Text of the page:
Sub-Saharan Africa is the center of the malaria crisis. 90% of all malaria deaths occur in Africa. Click to enlarge

The testing also suggests that the vaccine’s impact becomes even more pronounced in areas that have particularly high infection rates.

For example, in a number of Kenyan cities, the researchers were able to prevent about 2,000 cases of malaria with only 1,000 vaccines (many people in the area contract the disease multiple times).

GSK has now applied for regulatory approval of the vaccine from the European Medicine’s Authority. This is the first malaria vaccine to ever reach that step.

Sanjeev Krishna is a professor of Molecular Parasitology and Medicine at St. George’s University of London. He was one of the scientists who peer-reviewed the study before it was published in the journal PLOS Medicine. He had his to say:

“This is a milestone. The landscape of malaria vaccine development is littered with carcasses, with vaccines dying left, right and centre…

We need to keep a watchful eye for adverse events but everything appears on track for the vaccine to be approved as early as next year.”

Read more from the BBC here.

If you want to learn more about malaria, these 10 quick facts about the disease from the World Health Organization is a good place to start.

Despite All the Depressing News, The World Is Not Getting Worse, It’s Getting Much, Much Better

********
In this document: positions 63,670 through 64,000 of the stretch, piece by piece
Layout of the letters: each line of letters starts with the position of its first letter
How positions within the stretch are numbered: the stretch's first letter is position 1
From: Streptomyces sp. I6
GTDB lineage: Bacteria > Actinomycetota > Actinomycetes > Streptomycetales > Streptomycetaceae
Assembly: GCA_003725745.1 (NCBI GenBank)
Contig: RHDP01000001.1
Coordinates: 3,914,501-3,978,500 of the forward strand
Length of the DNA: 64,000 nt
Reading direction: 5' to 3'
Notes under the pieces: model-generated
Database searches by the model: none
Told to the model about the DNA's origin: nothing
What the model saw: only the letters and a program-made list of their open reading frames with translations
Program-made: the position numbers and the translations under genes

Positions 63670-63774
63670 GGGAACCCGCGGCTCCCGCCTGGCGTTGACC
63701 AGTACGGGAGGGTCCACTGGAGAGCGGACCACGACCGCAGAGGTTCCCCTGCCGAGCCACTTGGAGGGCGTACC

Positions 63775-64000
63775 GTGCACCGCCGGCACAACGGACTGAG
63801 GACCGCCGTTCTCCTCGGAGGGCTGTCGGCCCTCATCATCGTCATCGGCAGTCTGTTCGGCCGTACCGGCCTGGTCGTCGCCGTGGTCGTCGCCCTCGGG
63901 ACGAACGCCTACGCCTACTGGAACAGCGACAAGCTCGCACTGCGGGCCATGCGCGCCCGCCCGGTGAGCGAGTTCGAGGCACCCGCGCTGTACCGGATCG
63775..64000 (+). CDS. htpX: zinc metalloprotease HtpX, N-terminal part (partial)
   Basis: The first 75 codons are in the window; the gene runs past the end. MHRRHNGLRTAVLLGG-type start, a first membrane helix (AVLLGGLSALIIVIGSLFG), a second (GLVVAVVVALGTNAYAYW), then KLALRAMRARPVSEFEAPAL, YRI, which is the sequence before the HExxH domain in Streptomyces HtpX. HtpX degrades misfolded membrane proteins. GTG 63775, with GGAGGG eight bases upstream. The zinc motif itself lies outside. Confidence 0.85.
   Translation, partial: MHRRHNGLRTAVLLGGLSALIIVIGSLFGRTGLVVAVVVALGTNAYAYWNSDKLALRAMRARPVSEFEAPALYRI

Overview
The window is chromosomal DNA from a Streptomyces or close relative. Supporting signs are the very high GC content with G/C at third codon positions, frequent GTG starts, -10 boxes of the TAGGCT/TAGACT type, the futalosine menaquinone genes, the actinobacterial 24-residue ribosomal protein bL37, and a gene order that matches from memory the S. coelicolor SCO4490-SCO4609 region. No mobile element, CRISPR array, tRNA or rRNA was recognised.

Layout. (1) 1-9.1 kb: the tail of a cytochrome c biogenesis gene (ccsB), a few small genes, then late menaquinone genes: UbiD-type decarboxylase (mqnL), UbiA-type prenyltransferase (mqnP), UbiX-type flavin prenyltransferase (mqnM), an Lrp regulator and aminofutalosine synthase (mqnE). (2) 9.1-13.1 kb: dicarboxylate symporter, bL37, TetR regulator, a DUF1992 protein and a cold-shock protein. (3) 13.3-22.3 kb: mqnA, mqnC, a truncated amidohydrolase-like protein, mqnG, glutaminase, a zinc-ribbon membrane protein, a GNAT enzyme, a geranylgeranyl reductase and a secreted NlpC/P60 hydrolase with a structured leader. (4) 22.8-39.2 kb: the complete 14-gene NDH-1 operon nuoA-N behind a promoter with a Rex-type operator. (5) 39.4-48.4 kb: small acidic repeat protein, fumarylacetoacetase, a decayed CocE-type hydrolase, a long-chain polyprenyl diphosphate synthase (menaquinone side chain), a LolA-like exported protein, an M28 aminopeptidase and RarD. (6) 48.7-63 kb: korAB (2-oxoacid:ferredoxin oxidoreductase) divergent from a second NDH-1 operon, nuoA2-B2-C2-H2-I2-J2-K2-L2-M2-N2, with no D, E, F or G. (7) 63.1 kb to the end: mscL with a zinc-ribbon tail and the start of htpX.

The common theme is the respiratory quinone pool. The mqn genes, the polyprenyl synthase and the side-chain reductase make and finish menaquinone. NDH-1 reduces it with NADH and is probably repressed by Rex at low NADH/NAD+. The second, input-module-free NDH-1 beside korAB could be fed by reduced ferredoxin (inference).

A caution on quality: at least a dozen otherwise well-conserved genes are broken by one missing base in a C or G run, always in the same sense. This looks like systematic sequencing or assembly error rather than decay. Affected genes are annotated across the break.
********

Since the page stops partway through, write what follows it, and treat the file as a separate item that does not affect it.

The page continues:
Today, I woke up and skimmed the world news headlines. 80% of the stories were about the Israeli-Palestinian crisis or the Malaysian aircraft shot down in Ukraine. The other 20% was mostly news on the Air Algerie flight which disappeared earlier this morning and ISIS’s exile and persecution of the Christians in Mosul.

It was a very depressing experience. But then, I thought to myself: are things really that bad? And I realized, the answer is undoubtedly NO.

What we must realize here is that it’s only in the last 10 years or so that the average person has really had unlimited access to news and information with the emergence of the internet. And it’s only in the last five or so years that social media emerged as a platform to share news.

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It may seem like more bad things are going on, but really we are just more aware of world events than we have ever been in the past.

Ignorance may be bliss, but awareness solves problems. It can be hard to read about the bad things happening in other places, but often times, the only reason those bad things persist is because not enough people around the world have been made aware of them.

And, with all that being said, the world is actually getting better– much, much better. Here’s a few pieces of evidence to support that claim.